A true story
I am sitting in an unlit room with my grandmother. She is reading the paper (poorly) and I am killing time while my grandfather uses the restroom. We are late for a doctor's appointment. It wasn't long ago that my grandparents were taking care of me, but we are growing accustomed to our new roles.
As she reads the paper, my grandmother subtly eyes the couch next to her. She is watching for something, a signal. I ignore her; thunderclouds are rolling in, and I am fixated with my watch. It's getting later and darker every minute.
Three years ago, she was diagnosed with Alzheimer's disease. Thankfully it's slow onset - she still has good use of most her faculties. She occasionally gets a name wrong, or puts her shirt on inside-out, but she is, for the most part, still my grandmother. Her only truly quirky habit now is wrapping up large bundles of cash inside a sock. Occasionally the sock goes missing, and we put on our hardhats in a painfully intricate search for $300 and my grandmother's peace of mind.
I asked her why she does this, the sock thing. She confided in me: "They want to steal it from me." She didn't point, but nodded her head affirmatively at the couch.
There's no one there.
I watch with sadness now as the disease slowly overtakes her. Recently she acquired an aortic aneurysm which will require surgery. She fell down and got a black eye the other day. She's always nervous, shredding tissue paper and clutching her purse too tightly. Sometimes when she thinks she's alone I see her shooing phantom people from the couch. I ask her what she's doing, and she turns to me with wild eyes: "Don't you see them? They're sitting right there. They're looking at us."
For a second I turn and I can almost see them. A man and a woman, skin a sickly green, long wet hair, bulging eyes, hands folded neatly on their laps. And they are simply staring at us, dispassionate, unblinking ghosts. Then I go over and I sit on the couch, right in the lap of the woman. "Right here, grandmother?"
She gasps, and then she comes to her senses, and her eyes narrow a bit at my disrespect. But she forces a laugh and goes on about her business. I can see the wound-up sock bulging in her pants pocket.
We're late for another doctor's appointment. I wait patiently on the couch while my grandmother fixes her wig. Recent literature about Alzheimer's suggests that it is somewhat akin to living one's life in reverse: first a person loses their short-term memory, then their long-term memory, then their language skills, and finally their motor skills. A neurological Newton's Law. Just yesterday I traded stories with a friend about ghosts I have known. I neglect to mention my grandmother's visitors.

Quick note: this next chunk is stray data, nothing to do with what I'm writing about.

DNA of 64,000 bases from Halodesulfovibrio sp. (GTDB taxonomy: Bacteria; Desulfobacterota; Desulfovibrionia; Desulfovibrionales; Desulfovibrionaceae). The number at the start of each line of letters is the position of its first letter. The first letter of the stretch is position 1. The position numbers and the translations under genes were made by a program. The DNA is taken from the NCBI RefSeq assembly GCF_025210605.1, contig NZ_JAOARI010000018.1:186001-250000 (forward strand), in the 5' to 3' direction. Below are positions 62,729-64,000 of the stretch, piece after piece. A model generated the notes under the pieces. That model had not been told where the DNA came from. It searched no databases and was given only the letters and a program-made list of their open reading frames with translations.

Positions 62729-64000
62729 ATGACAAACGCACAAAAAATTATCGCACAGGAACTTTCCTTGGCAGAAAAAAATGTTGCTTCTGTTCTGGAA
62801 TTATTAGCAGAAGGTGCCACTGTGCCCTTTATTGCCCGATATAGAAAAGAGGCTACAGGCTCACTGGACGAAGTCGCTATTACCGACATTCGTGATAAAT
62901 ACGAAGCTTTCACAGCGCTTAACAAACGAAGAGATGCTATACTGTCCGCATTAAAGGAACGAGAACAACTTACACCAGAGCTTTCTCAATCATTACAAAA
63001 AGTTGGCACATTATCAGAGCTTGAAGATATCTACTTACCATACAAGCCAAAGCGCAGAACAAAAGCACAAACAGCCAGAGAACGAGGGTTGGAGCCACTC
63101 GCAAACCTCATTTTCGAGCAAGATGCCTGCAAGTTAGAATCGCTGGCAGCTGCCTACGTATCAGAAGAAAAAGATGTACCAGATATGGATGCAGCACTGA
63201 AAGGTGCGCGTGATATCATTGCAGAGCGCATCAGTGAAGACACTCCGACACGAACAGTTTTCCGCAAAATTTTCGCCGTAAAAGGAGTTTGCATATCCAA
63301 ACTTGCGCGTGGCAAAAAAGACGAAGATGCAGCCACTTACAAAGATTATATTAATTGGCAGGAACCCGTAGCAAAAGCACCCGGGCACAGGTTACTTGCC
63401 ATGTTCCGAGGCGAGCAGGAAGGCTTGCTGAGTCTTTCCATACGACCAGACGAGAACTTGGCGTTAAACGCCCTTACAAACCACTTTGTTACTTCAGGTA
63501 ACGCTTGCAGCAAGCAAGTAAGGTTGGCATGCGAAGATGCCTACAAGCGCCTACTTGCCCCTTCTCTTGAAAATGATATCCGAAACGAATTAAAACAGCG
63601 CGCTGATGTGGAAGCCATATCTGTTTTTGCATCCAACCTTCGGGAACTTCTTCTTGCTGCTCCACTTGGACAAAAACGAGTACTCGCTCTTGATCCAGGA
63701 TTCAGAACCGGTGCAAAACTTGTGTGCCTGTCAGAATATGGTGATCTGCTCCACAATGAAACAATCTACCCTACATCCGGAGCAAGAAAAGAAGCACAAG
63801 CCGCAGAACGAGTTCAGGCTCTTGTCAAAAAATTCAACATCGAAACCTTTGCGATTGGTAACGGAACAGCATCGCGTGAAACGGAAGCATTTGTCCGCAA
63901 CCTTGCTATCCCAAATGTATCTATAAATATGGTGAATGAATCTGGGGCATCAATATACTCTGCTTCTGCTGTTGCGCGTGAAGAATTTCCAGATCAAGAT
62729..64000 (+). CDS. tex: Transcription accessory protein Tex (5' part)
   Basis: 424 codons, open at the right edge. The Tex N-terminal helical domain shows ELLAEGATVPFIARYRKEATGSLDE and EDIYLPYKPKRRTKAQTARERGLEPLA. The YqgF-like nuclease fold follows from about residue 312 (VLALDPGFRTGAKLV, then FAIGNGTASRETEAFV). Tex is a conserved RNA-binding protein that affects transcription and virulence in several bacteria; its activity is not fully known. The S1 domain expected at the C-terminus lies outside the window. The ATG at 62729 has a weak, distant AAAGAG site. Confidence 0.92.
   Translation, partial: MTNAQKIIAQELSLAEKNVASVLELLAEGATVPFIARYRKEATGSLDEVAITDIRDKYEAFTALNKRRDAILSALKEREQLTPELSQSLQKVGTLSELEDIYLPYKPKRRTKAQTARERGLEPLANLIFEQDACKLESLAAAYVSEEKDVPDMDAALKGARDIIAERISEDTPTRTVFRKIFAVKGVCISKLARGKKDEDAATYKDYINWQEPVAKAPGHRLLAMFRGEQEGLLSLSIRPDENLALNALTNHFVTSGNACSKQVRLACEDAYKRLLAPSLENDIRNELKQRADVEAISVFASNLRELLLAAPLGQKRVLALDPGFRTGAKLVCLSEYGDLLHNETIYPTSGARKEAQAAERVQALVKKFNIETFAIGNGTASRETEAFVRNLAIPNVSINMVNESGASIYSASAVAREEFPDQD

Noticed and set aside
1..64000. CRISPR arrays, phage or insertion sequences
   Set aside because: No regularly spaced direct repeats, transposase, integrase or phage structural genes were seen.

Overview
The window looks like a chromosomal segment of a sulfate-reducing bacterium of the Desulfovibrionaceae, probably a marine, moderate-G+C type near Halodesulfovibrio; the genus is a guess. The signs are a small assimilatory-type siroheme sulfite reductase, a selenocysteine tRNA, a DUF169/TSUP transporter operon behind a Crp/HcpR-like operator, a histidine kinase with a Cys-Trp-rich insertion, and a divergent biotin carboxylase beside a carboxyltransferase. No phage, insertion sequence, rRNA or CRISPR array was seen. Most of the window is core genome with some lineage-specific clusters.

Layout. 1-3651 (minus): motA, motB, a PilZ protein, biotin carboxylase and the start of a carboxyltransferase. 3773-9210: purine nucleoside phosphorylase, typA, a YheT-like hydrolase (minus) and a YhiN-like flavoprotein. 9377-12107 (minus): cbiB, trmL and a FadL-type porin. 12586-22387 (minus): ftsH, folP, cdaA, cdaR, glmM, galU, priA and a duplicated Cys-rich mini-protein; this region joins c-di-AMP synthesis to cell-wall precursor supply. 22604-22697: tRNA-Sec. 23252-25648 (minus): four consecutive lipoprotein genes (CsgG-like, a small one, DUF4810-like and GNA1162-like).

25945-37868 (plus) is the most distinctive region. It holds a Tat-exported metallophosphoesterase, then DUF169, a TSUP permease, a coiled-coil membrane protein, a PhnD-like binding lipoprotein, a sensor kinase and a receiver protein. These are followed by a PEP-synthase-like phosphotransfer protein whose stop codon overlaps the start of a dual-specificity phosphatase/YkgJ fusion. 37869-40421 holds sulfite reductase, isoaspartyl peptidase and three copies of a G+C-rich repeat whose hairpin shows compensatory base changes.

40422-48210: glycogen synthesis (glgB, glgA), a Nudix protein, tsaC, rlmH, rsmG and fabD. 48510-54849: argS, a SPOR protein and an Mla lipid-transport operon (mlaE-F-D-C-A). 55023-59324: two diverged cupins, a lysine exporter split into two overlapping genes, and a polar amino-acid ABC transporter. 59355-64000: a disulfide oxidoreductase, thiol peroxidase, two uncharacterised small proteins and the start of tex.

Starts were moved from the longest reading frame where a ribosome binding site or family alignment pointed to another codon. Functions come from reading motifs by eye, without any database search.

She emerges from the bathroom (her wig still in slight disarray) and makes her way towards the garage. She pauses for a moment in front of a shelf brimming with photographs of friends and family. A pained look crosses her face, and she scurries off for the car.
We arrive at the doctor's office, prepared to get an MRI. I fill out paperwork while she sits silently in her wheelchair. I start to push her towards Radiology and she stops me. "I can't find it," she says matter-of-fact.
"My moneybag." She means the sock.
I roll my eyes. It's no doubt stuffed in the silverware drawer or under a throw rug. "Well, we'll look for it when we get home."
She ignores me. "They must have taken it." Her eyes are filled with life, no longer the fading grandmother, but a woman at once fearful and protective.
I fail to comfort her, but the show must go on. On our way home, she rubs her hands raw. She does not smile. We get home, and sure enough, the sock appears, tossed in a pile of towels in the laundry room. I chide her, and she takes her medicine with grandmotherly grace.
Now I am helping her into her favorite chair, and she is staring at the couch again. I sit down on it quickly, and she smiles a relieved smile. I pause, wondering if what I'm about to say will make things worse.
"Grandma, who are 'they'?"
She knows immediately what I mean. "Oh, I don't know. They look familiar, though."
I walk over to the shelf of photos and grab a couple - a sister of hers who has passed away, and a family friend.
"Is it Joel?" I prod. She shakes her head. "Aunt Nellie?" No again.
She stands up now on wobbly legs. She waddles delicately over to the shelf, and picks up a picture. "Her."
It is a picture of my grandmother on her wedding day.